Writing about a specific field when you aren’t an expert begs the question: why not just have an actual expert write the copy?
The truth is, it’s the copy that’s most important. If your resident expert can’t write, you’re out of luck. That’s why more and more companies are hiring copywriters that, while they might not be experts in the field, can use the right language and tone of voice to communicate just as effectively as if they were experts.
Sometimes you have to fake it ‘till you make it. But there’s a right and wrong way to fake it – here are our top tips for sounding like a genuine expert in your writing, even when you aren’t one.
In order to sound like an expert, you’ll need to know your stuff. You can’t expect to write about the latest computer technology if you don’t know what that is, much less anything about it.
To start, you’ll want to make sure you’re sourcing from the best. It’s best to avoid crowd-sourced sites like Wikipedia because, even though the information might sound reliable, it isn’t always. Find a collection of well-written sites or books you can trust to provide only the most thorough and correct information and then get to reading.
When doing your research, try to take notes if you can. If you’re working on copy in bulk for the same client, having your own bank of information you can refer to repeatedly will help with continuity, and will save you time researching in the future.
As you’re doing your research, take note of the sources you grow to trust the most. What is it about their writing style that makes them trustworthy? How would you describe their writing style? What sort of language do they use?
The best writers know what makes the best writing, and the only way to do that is to read vehemently. Only once you’ve identified how the experts in your or your client’s field speak, can you begin to sound as they do.
Of course, it’s important to keep in mind that using the tone that fits with your client’s style guide should always come first. From there, you can blend the two, using expert language in a manner that mirrors your client’s brand identity.
To sound like an expert, you’ll need to use the language of an expert. That doesn’t mean you should throw out a string of jargon you read on a technical website and hope that some of them resonate. Experts reading your writing will know immediately if you’ve fumbled your way through.
You’ll need to actually understand what the words mean in your field if you want anyone to trust your writing. From there, you can carefully compile your own expert dictionary to refer to over the course of your assignment. This will ensure you’re using the proper lingo to communicate with your audience and best describe your product.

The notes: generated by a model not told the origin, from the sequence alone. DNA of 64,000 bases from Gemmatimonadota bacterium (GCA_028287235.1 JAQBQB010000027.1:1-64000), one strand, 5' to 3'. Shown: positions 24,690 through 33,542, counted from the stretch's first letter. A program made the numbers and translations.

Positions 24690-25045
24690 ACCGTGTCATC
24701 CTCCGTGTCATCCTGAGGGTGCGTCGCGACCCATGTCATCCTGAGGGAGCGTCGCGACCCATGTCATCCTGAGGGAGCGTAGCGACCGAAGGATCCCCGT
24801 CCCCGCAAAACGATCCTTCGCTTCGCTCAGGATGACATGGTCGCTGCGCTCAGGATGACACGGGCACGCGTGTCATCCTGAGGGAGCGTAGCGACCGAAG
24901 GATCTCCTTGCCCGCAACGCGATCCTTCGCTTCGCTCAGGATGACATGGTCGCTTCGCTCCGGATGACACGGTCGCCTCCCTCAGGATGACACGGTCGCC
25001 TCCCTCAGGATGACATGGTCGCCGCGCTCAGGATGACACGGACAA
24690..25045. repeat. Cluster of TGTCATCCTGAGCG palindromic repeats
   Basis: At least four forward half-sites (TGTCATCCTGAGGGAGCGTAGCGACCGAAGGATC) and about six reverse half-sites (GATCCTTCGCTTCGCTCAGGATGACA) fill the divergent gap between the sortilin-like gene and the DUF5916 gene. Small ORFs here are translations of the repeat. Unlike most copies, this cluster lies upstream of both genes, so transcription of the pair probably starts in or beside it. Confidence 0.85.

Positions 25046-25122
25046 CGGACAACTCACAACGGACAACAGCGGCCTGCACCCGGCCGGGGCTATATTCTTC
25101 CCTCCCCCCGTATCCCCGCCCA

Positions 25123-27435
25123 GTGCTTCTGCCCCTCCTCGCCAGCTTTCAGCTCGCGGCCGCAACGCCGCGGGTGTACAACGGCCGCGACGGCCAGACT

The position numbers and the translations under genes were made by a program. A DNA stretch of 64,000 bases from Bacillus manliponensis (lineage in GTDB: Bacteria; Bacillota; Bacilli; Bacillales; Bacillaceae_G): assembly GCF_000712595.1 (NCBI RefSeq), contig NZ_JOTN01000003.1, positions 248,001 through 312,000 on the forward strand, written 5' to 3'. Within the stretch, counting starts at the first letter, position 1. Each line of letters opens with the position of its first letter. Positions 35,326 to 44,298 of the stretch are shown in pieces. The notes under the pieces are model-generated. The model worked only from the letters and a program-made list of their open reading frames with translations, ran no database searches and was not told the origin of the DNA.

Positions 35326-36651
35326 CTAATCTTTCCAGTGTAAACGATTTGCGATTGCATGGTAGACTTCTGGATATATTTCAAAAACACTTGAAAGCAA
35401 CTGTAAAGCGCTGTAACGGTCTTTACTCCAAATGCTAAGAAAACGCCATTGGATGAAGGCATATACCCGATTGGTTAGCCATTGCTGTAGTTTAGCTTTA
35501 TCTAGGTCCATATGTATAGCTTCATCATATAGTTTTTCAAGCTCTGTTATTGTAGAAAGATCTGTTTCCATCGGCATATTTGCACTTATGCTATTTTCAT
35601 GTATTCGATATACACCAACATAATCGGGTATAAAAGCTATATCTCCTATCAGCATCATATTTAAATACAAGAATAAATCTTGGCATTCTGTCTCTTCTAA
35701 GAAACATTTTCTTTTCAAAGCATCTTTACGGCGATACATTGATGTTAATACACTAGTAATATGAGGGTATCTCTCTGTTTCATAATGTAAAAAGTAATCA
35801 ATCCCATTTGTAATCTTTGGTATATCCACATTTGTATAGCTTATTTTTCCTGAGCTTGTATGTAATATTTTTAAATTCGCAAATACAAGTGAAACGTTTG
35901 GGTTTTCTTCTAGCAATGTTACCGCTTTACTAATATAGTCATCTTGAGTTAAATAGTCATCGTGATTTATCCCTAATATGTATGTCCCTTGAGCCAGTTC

Piggybacking on the idea of using expert language, you’ll also want to ensure your writing is as specific as possible. That means using details and examples wherever you can.
You can say you’re the best in the business, but what does that actually mean? Why are you best in the business? Back up your statements with accolades, specific materials or processes you use that make your products that much better than your competitors and how long you’ve actually been doing what you’re doing.
UGG Boots’ page in which they describe their company’s craftsmanship and why their boots are above the rest does a good job in using the ‘why’ technique. Beginning with a bold statement that UGG Boots deliver a ‘truly unparalleled experience’, the copywriting then goes on to describe the process that makes this so:
The ‘why’ element is critical because, when you make definitive statements and achievements – ‘We’re the best in our field’ or ‘Our boots are better than all the rest’ – the follow-through allows people to know exactly why that’s true. Anything that can be backed up with proof will better illustrate your brand and help establish a sense of trust between you and your reader that you know what you’re doing and talking about.
When in doubt, get a second set of eyes to look over your finished copy – preferably an expert. They can point out where you’ve missed the mark, used a technical term incorrectly or how you can better speak to your target audience.
While you’re there, pick their brain for more ways you can sound like an expert. Are there any resources they, as an expert, trust in the industry that might be helpful to you in the future? What sort of industry social media do they follow? A true expert uses all of the resources available to them – people included.